Wave Hub looms off the Cornish coast

A renewable energy project is about to be built off the coast of Cornwall. Wave Hub could generate power for 7,500 homes, and save thousands of tonnes of CO2

In May, the UK’s South West Regional Development Agency (SWRDA) announced the fourth and final recipient of a berth on its Wave Hub. This is a groundbreaking renewable-energy project off the Cornish coast, which aims to create the UK’s first large-scale offshore facility for the demonstration of wave energy generation devices.

Australian firm Oceanlinx will take its place alongside Ocean Power Technologies, Fred Olsen and WestWave in what will be one of the world’s largest wave farms, with funding of £28M from the SWRDA.

Although some smaller wave energy projects have been run in the UK before, this project signifies that tidal energy now really has arrived in the UK.

The idea of converting the energy of ocean surface waves into useful energy forms is not new. There are patents relating to the concept dating back to 1799 in France. The commercial focus on wave energy conversion began in earnest after the oil crisis in 1973. Several European countries with substantial wave power resources considered wave energy as a possible source of renewable energy, and introduced support programmes for wave energy. Research programmes with government and private support started around that time in Denmark, Ireland, Norway, Portugal, Sweden and the UK.

The amount of energy carried by wave and tidal streams that is convertible to electricity has been estimated in a variety of studies. The Carbon Trust White Paper in 2003, Options for UK Renewable Energy, identified an accessible worldwide wave energy resource of between 2,000 and 4,000TWh a year. And the UK practical offshore wave energy resource has been estimated at 50TWh a year – about one seventh of current UK electricity consumption.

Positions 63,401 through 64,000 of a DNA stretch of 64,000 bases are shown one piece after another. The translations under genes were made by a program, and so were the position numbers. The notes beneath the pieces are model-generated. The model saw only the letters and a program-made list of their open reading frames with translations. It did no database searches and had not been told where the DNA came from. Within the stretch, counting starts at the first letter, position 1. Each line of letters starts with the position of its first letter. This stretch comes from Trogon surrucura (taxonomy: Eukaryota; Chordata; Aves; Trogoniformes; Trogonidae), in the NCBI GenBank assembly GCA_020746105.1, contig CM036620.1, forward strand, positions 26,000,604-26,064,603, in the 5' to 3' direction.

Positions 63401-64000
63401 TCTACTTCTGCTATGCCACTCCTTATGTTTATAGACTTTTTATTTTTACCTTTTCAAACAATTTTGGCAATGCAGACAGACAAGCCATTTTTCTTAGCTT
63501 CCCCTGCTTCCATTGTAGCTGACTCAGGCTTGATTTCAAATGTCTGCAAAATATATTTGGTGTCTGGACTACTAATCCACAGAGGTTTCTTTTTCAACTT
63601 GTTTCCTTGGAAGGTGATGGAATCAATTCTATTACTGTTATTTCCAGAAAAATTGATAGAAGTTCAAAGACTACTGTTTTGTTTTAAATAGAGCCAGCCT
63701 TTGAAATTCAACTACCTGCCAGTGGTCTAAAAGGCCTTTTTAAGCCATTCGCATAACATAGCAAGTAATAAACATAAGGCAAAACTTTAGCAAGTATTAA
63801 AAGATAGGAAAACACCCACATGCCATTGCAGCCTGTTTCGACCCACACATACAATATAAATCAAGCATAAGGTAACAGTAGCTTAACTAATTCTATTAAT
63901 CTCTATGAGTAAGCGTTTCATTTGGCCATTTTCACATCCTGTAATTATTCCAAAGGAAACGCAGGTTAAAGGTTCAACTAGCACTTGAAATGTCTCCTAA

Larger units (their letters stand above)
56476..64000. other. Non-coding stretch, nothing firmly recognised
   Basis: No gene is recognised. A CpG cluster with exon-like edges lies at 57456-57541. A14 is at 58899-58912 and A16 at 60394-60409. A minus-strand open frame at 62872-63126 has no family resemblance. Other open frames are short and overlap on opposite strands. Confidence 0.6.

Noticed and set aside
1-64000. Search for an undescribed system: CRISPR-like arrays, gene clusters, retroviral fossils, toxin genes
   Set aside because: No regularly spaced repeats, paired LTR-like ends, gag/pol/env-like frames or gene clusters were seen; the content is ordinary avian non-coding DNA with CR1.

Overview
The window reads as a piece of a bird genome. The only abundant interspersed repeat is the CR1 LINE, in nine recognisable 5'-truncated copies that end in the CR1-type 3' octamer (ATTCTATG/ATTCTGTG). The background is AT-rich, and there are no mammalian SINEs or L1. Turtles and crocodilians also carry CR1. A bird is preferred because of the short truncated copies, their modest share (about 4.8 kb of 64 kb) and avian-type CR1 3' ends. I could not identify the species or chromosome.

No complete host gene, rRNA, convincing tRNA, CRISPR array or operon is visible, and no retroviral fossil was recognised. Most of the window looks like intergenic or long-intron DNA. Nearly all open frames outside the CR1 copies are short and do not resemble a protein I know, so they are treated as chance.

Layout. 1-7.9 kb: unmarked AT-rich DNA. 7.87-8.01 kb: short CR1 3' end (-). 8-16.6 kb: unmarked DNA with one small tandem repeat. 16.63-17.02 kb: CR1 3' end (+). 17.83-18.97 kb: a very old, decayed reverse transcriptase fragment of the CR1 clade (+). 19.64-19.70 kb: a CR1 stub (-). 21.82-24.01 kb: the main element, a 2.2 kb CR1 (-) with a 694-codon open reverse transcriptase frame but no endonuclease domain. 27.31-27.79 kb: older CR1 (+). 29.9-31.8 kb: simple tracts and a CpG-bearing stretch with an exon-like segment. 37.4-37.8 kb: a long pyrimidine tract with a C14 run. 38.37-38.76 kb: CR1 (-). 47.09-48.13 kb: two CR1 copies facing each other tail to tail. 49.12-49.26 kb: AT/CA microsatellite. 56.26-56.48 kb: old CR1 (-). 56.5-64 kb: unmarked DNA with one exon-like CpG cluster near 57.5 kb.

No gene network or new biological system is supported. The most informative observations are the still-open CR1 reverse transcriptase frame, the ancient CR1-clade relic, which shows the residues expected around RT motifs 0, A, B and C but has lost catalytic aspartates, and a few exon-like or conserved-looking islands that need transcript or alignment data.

Three years later, in its 2006 report, Future Marine Energy, the Carbon Trust gave some indications of the market’s size. Environmental and engineering consultancy Entec estimated that the value of worldwide electricity revenues from wave and tidal stream projects could ultimately be between £60B and £190B a year. Meanwhile, the Department of Energy’s Energy Technology Support Unit (ETSU) report (1999), A Brief Review of Wave Energy, estimated that total investments of more than £500B would be necessary for wave energy to contribute 2,000TWh a year worldwide.

Deployment zone

Wave Hub will be situated in a deployment zone about 18.5km off Hayle in Cornwall, in about 50m of water. Safety zones up to 500m around the Wave Energy Converters may be established to prohibit certain activities, such as navigation by commercial shipping, to ensure that the devices operate safely.

The project will have a power generation capacity of 20MW, with each berthholder being entitled to generate a maximum of 5MW from its own array of devices. The infrastructure comprises an onshore substation connected to offshore electrical equipment on the seabed via a 25km-long sub-sea cable. Wave Hub’s onshore substation will be situated adjacent to the existing substation facilities at Hayle, located behind the Hayle Towans sand dunes, linked by the sub-sea cable to the deployment zone.

The hope is that Wave Hub could be built as early as next year, subject to planning approval. Apart from the huge environmental benefits, the project could generate £76M over 25 years for the regional economy. The indirect benefits of such an industry are calculated at potentially hundreds of new jobs and many millions of pounds a year to the regional economy by 2010, and rising thereafter.

To put the significance of this project into an environmental context, Wave Hub could generate enough electricity for 7,500 homes, saving 24,300t of CO2 every year when displacing fossil fuels. In local terms, this translates to around 3% of Cornwall’s domestic energy requirement. This would support South-west England’s stated target of generating 15% of the region’s power from renewable sources by 2010.

The government is committed to increasing the amount of electrical energy generated by renewable energy sources to 10% by 2010 and 15% by 2015 with an aspiration to 20% by 2020. With one of the largest wave energy resources in Europe, the UK is well placed to generate a substantial proportion of this from waves. Allowing for technical, practical and environmental limitations, wave energy could generate up to one sixth of the UK’s electricity consumption. By 2020, the wave energy market in the UK could by worth £200M.